Sat | Jun 12, 2021

Do not lie to the US embassy

Published:Tuesday | March 27, 2012 | 12:00 AM
Dahlia A. Walker-Huntington

Dear Mrs Huntington,

I went to the United States embassy two years ago and I got turned down. I got a letter from my former workplace when I was not working at the time and I took it to the embassy. It so happens that they called the workplace and was told I was not working there anymore. The embassy then called my mobile to let me know I had committed a fraud, I would not get a visa to travel to America. What is the best solution I should pursue? Thank You.

- KG

Dear KG,

Unfortunately, what you have done has barred you for life from receiving a non-immigrant visa and barred you from receiving an immigrant visa under certain categories.

So many people in Jamaica believe they can make up stories or fudge the truth when it comes to dealing with the United States embassy. DO NOT LIE TO THE US EMBASSY! People do as you did, obtain a fraudulent job letter, fake bank statements or letters, fake marriage and birth certificates for children. Always tell the truth and deal with the consequences. The consequence of telling the truth may mean you are disqualified for a visa, but committing immigration fraud adds another reason for denying you a visa permanently. You may not receive a non-immigrant visa when you apply, but that does not mean that you will not qualify for a visa at some time in the future - if you tell the truth.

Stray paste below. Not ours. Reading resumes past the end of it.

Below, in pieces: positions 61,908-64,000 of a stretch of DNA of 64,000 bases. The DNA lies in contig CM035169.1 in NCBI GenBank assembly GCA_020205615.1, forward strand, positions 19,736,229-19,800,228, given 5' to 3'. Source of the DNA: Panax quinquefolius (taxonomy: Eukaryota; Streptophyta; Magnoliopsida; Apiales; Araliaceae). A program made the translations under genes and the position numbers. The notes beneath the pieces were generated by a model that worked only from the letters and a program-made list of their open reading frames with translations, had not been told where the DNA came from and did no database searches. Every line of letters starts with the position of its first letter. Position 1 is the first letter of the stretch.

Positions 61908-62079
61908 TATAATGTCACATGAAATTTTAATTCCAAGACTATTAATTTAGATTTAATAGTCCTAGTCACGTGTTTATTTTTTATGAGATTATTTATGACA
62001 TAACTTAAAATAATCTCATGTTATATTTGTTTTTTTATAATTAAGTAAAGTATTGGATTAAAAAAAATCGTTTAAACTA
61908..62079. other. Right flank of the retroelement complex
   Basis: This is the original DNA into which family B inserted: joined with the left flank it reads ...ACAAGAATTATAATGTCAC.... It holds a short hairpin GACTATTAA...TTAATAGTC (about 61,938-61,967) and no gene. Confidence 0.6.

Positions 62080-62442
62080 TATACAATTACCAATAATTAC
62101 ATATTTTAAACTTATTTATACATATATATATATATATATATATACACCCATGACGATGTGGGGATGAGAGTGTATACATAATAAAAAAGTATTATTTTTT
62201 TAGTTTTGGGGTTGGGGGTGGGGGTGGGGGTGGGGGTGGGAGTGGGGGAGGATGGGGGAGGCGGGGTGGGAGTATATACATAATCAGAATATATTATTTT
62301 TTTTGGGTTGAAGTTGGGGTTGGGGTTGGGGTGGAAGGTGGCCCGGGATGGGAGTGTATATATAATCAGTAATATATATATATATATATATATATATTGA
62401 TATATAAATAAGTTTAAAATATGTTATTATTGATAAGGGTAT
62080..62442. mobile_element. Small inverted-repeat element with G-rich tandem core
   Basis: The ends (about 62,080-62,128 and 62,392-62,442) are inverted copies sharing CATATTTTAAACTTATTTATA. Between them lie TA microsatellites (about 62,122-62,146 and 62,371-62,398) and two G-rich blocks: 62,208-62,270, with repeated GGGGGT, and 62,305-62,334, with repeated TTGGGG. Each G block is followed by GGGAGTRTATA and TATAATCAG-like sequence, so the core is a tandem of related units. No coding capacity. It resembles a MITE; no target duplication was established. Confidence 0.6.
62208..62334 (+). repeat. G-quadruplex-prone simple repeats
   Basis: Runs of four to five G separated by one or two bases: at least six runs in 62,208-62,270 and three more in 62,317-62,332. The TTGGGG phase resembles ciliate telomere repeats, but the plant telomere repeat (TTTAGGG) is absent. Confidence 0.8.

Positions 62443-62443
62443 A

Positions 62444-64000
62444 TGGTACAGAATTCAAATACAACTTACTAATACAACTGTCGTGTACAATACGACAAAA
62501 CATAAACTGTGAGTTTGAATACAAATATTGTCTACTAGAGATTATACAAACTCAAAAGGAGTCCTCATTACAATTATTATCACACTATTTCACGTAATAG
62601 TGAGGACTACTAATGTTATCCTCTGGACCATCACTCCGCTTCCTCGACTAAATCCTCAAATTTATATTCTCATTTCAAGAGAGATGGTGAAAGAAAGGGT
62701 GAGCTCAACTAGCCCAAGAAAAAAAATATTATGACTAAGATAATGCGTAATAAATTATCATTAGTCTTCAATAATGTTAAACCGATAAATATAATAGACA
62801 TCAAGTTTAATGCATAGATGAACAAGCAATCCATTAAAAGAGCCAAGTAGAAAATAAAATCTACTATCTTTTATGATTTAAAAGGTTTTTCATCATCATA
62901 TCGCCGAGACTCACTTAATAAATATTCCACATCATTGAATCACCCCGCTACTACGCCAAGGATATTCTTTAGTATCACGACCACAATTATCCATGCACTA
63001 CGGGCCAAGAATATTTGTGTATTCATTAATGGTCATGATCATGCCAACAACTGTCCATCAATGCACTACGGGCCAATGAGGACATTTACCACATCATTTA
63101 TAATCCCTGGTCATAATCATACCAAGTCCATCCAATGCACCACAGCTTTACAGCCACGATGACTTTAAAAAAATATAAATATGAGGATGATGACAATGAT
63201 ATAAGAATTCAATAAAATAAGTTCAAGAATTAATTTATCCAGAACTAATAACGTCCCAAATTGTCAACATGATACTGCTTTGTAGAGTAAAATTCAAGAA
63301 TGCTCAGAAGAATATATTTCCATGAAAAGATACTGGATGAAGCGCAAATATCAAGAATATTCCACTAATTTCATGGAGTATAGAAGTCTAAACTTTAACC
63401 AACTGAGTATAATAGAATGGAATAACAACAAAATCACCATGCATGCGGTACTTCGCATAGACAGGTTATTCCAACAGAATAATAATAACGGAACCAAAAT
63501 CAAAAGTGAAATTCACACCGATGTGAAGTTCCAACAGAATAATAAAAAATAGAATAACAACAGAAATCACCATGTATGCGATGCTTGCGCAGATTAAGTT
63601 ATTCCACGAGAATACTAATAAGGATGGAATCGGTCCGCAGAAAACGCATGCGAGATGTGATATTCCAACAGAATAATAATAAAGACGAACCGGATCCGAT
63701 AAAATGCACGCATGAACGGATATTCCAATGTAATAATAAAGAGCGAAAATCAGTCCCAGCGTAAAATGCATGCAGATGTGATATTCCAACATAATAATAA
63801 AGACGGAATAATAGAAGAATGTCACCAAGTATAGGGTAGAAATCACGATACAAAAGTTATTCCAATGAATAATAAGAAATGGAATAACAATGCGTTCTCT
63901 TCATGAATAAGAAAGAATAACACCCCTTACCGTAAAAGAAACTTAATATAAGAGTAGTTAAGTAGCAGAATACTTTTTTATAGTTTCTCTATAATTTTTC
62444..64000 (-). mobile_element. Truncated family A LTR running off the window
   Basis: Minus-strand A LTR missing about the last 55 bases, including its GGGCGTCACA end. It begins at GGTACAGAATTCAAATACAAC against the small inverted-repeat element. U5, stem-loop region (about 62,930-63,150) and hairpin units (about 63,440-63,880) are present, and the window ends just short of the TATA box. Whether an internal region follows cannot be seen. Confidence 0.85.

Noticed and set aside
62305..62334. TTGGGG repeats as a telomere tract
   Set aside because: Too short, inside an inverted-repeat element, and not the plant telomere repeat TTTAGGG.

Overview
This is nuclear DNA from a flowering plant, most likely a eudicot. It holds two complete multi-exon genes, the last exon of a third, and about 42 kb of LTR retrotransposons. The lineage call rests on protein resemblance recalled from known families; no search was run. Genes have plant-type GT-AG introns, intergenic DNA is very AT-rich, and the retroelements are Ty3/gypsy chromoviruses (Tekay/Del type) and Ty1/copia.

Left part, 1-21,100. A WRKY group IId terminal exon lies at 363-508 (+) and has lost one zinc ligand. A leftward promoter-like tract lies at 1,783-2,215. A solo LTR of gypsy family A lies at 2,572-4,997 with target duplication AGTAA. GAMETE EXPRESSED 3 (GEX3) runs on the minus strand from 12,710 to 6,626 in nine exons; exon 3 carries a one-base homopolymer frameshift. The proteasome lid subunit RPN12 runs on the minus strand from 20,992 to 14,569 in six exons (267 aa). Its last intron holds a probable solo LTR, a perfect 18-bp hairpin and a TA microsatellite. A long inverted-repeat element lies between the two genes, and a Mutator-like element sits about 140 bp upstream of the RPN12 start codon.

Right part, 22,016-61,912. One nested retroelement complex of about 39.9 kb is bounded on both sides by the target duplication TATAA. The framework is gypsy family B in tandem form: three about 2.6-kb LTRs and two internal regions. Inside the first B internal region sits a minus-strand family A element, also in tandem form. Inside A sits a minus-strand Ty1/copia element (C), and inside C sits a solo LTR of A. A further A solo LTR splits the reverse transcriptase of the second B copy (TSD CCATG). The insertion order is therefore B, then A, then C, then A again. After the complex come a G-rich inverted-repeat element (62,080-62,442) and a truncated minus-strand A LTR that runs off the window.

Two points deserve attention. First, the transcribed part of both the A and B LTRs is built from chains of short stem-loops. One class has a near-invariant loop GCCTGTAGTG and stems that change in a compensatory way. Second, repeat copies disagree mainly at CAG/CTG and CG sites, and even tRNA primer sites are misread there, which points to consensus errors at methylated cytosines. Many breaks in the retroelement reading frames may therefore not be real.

Additionally, providing false documents to the United States embassy is also a violation of Jamaican law in many instances and doing this can lead to your arrest by the Jamaican authorities that could lead to a fine or jail time or both.

Making the right impression

An applicant for a non-immigrant visa has to overcome the presumption by the consular officer that they intend to enter the United States as a non-immigrant, but stay and not leave the country. The burden is on the applicant to convince the consular officer otherwise. I know the process of the visa interview does not always give the applicant an opportunity to say much to the consular officer. However, this should not lead to anyone wanting to fabricate evidence in an attempt to improve their chances.

Many people who lie on a non-immigrant visa application find themselves trapped by their lies in the future when a relative files an immigrant-visa petition for permanent residency. When a person commits immigration fraud by lying or providing false documents for a non-immigrant visa, it makes them ineligible for permanent residency. You may qualify for a waiver based on the relationship between yourself and the relative who has filed the petition. If the petitioner is your spouse or your parent, they can apply for a waiver and must demonstrate that they are experiencing 'extreme hardship', and that this hardship can only be relived if you the intending immigrant is allowed to come and live in the United States, and that they the petitioner cannot return to their home country to live with the intending immigrant. However, if the petitioner is your adult son or daughter or your American citizen brother or sister, there is no waiver available.

I am sorry you felt the need to falsify your job letter, but you are not eligible for a non-immigrant visa. This type of action by some persons makes it harder for other legitimate visa applicants to be viewed in a favourable light by the United States embassy when they produce legitimate documents. I cannot say strongly enough how much this behaviour hurts all visa applicants and it must stop.

Dahlia A. Walker-Huntington is a Jamaican-American attorney who practises law in Florida in the areas of immigration, family, corporate & personal-injury law. She is a mediator, arbitrator and Special Magistrate in Broward County, Florida.